Meanwhile, Jeremiah's tease of a fiancee, Annalee, goes out with Eddington and flirts with him at a beach party, only to be raped and impregnated by him after she reveals her engagement. The traumatized nurse commits suicide with an overdose of sleeping pills. Out of guilt, Eddington – still a qualified aviator – commandeers a PBJ patrol bomber and flies solo on an unauthorized reconnaissance flight, without enough fuel to return, to locate elements of the Japanese fleet. He is shot down by Japanese planes, but is able to warn Torrey and the rest of his staff in advance of a large Japanese task force centered around the super-battleship Yamato, on its way to blast their much smaller force off the islands.

Despite the new seaborne threat, Torrey nevertheless mounts the invasion of Levu-Vana and proceeds with a full attempt to turn back the enemy force. Tragically, his son Jere is killed during a nighttime PT boat action. The following morning sees a pitched surface action off the shores of Levu-Vana, with the Americans drawing first blood and the Yamato decimating much of the U.S. force in response. Severely injured at the height of the battle, Torrey is rescued by his flag lieutenant, William "Mac" McConnell, and is returned to Pearl Harbor aboard a hospital ship under Maggie's devoted care. Expecting to be court-martialed, Torrey is instead congratulated on successfully repelling the Japanese advance and allowing his Marines to take Levu-Vana.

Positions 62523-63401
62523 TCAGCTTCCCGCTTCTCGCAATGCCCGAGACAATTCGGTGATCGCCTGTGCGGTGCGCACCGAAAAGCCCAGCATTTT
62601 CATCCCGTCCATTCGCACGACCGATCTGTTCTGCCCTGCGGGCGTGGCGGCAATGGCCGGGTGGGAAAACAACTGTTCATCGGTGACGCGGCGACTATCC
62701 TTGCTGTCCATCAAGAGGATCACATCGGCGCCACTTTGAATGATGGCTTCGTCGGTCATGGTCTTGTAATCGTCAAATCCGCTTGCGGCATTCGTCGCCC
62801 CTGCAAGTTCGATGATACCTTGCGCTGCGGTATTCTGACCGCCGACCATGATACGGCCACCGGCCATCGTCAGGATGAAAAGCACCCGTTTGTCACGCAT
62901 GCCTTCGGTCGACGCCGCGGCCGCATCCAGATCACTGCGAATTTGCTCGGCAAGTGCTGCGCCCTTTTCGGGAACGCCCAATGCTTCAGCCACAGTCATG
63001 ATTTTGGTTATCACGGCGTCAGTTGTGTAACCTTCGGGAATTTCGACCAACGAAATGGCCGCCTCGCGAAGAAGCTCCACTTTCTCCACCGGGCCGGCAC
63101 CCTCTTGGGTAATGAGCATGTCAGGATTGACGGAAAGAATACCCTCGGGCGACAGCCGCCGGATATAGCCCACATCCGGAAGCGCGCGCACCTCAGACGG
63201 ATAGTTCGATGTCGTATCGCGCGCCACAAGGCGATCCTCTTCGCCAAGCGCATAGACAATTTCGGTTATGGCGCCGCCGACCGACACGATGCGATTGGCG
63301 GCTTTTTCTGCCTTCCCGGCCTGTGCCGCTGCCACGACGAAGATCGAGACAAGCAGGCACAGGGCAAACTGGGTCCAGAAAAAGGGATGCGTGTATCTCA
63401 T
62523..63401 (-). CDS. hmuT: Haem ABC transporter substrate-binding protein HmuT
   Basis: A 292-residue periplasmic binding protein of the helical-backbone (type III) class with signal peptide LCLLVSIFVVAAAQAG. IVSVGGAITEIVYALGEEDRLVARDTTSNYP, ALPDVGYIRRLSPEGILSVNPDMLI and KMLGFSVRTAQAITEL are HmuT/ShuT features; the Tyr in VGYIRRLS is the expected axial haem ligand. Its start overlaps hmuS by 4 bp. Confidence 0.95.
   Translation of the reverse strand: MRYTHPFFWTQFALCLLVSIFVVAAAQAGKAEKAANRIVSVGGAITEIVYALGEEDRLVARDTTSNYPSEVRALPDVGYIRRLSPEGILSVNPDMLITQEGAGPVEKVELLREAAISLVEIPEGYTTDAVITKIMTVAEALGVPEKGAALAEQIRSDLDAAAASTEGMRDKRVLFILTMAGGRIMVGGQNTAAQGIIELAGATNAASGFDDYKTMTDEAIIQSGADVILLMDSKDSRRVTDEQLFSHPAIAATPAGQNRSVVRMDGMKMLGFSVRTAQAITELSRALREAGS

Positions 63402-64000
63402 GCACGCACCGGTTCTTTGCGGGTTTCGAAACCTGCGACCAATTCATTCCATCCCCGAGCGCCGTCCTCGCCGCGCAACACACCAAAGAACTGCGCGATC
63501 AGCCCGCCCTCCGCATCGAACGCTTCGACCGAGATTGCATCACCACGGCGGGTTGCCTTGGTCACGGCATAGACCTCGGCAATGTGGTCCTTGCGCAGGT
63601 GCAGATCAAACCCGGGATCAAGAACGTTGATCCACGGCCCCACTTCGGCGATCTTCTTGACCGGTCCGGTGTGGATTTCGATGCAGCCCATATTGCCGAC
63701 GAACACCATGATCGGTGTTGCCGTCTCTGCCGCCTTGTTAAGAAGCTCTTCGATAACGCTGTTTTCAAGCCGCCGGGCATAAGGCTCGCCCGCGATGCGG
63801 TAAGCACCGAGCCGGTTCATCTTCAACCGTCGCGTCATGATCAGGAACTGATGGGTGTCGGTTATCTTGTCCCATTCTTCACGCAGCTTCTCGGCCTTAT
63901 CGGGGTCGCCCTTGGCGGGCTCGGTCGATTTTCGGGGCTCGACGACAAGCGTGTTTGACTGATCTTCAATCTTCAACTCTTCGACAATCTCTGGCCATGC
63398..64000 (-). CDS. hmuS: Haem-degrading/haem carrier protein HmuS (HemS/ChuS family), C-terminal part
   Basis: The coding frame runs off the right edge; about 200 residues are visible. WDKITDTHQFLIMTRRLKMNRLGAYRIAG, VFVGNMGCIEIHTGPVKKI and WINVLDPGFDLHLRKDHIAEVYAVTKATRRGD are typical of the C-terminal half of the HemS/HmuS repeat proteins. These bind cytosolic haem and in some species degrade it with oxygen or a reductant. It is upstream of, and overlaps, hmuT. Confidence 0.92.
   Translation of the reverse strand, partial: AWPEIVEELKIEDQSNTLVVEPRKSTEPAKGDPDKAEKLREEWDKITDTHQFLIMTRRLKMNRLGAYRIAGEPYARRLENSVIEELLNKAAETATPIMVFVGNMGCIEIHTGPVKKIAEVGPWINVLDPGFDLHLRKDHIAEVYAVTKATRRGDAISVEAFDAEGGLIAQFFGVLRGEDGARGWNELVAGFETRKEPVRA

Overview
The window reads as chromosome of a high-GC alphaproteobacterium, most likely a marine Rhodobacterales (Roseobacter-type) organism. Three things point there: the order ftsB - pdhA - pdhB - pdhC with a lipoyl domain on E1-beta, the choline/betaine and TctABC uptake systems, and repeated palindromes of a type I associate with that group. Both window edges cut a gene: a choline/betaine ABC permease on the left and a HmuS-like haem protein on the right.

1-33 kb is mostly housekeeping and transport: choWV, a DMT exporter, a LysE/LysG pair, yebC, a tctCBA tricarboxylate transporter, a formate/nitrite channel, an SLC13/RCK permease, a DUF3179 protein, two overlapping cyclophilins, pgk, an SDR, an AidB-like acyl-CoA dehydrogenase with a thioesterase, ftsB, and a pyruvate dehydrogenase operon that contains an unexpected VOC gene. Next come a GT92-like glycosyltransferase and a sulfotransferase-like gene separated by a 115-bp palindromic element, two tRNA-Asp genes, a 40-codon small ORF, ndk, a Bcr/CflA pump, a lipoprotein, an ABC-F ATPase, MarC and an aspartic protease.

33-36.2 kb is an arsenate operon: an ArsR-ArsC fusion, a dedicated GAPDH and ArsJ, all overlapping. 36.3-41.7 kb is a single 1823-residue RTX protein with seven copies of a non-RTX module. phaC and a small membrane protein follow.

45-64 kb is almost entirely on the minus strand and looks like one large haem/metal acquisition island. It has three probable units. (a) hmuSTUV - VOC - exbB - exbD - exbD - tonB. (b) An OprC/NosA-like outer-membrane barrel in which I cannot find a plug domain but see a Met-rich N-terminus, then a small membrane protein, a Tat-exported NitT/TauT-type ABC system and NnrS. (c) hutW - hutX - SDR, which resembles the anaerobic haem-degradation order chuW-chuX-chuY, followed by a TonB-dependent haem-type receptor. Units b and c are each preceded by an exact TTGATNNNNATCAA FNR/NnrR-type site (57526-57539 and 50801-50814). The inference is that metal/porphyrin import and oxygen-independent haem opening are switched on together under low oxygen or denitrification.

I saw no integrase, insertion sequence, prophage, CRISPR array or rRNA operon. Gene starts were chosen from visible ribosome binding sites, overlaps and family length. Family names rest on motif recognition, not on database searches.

Cast[edit]

Uncredited cast[edit]

Background and production[edit]

It has been speculated that Wayne's low-key performance was due to the fact that he was seriously ill with lung cancer when the film was made. Shortly after filming ended in September 1964, he was diagnosed with the disease[4] and a month later underwent surgery to remove his entire left lung and two ribs. Co-star Franchot Tone was soon to also develop lung cancer and died of the disease in September 1968.